10 Songs That Made Me Fall In Love With Punk – Mike (Pentimento)

We recently caught up with Mike from Buffalo punk act Pentimento to get his take on the songs that got him in to punk rock.  Check out his list here.

Punk rock is a funny thing, you know? It’s a completely subjective experience. It defines so much. It has a certain jagged beauty to it that is unlike anything else that has existed before or since. For me especially – it puts an answer to a lot of the “why?” questions that I have about my life. Whether it’s a very general thing like: “Why do I get in a van with other guys who smell equally as bad if not worse than i do, drive 8 hours to play for 20 minutes, not get paid, not eat, not sleep, and then do it again day in and day out for months on end?” Or: “Why do I feel the way I feel and think the way I think?” – it gives me a sense of ground and allows me to be a part of something real.

These are the songs that helped me realize my place in the world, and how special something like Punk music truly is:

1. Green Day – “Brain Stew”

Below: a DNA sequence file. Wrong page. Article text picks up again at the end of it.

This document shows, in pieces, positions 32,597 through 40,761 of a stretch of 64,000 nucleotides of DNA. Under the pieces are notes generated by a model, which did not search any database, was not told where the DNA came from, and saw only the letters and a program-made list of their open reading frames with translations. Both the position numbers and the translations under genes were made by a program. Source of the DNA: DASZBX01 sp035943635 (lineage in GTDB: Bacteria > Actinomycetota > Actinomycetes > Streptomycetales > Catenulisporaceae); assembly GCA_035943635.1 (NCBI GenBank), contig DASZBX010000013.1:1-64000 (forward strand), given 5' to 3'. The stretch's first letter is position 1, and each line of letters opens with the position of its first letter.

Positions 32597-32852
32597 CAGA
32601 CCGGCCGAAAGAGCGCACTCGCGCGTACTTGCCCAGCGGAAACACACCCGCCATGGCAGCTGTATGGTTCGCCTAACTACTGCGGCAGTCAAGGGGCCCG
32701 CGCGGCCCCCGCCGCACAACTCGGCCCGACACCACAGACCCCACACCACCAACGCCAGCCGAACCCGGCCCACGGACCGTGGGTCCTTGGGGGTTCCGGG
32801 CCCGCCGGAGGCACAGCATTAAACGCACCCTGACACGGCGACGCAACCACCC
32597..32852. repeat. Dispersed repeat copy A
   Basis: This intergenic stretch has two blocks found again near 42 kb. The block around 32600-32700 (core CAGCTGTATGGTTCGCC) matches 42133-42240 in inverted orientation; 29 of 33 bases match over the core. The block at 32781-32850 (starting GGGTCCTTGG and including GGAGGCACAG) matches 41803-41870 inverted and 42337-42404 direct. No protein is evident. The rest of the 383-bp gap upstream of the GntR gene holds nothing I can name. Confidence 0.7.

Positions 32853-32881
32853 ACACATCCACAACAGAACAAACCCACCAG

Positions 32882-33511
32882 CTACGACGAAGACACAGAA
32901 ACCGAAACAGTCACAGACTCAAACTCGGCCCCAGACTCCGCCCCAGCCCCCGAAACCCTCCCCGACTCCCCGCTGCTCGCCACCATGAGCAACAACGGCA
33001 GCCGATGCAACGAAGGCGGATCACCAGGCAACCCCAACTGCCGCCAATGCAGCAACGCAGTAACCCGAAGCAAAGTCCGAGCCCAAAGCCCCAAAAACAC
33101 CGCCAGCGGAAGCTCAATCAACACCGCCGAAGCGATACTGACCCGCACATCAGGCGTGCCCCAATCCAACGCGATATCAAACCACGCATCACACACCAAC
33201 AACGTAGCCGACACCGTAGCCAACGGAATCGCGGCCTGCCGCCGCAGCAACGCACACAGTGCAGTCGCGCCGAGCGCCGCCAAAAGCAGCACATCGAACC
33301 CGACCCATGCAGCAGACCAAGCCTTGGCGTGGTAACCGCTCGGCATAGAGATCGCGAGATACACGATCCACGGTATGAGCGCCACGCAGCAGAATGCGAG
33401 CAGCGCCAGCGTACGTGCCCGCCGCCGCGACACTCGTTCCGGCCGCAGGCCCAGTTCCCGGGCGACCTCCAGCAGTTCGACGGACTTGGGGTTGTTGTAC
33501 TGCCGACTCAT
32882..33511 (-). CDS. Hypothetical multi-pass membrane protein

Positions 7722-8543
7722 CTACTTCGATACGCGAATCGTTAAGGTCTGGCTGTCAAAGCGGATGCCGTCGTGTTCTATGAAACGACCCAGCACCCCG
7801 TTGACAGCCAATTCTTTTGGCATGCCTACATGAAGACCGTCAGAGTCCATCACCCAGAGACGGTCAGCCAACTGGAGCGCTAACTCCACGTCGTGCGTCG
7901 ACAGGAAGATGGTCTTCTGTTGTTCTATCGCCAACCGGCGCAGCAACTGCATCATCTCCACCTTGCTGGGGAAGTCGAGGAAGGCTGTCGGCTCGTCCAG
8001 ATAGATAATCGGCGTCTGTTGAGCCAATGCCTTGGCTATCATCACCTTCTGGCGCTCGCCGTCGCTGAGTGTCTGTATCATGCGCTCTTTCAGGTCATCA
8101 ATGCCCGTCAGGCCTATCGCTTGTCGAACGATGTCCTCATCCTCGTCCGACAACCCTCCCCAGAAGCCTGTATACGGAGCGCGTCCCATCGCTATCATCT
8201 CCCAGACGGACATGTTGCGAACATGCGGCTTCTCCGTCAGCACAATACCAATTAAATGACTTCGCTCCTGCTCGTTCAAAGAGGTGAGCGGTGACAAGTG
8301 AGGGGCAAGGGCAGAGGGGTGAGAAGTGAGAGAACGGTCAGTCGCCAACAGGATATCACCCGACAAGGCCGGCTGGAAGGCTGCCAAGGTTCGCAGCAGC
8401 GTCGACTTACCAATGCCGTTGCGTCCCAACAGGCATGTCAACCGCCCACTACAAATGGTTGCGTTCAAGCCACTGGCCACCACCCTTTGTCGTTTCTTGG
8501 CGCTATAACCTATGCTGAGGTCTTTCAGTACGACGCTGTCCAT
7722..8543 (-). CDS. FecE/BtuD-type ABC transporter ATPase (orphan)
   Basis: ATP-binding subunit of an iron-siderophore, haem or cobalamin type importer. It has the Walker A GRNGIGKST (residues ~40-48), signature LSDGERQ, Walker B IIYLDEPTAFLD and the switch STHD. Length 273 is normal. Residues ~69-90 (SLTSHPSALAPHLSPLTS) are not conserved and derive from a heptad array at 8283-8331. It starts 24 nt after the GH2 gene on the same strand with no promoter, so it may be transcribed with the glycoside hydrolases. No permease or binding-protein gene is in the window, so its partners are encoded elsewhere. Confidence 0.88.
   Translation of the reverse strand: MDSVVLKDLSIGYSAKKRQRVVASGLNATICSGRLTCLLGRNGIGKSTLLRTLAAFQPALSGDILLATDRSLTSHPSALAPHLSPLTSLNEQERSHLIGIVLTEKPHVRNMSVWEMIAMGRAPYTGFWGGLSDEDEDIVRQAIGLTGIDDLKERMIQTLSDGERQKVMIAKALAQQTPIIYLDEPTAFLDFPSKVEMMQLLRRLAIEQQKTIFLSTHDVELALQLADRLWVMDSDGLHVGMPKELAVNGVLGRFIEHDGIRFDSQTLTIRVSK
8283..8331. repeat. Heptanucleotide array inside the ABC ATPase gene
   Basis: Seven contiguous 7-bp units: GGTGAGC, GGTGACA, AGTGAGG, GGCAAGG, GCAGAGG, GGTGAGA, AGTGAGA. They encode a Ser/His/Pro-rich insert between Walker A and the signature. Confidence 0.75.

For whatever reason, this is my first memory of listening to something I’d consider a “punk song”. When I was 7, I tried recording this song onto a cassette tape from the radio. I remember I didn’t quite get the beginning of the song recorded, so I only knew the words from the “On my own here we go…” part. I would sit in my room and try to make my voice sound like this guy I was listening to in my headphones. I thought it was so cool that someone said their eyes were going to bleed. I thought it was so cool how “messy” it sounded. The only thing I really took away from the experience of listening to that song was that it made me feel fucking awesome. It was the first song that my first band ever played together, covered at a show, etc. Listening to it at the age of 23 – this song still makes me feel fucking awesome and the guitar tone is perfect.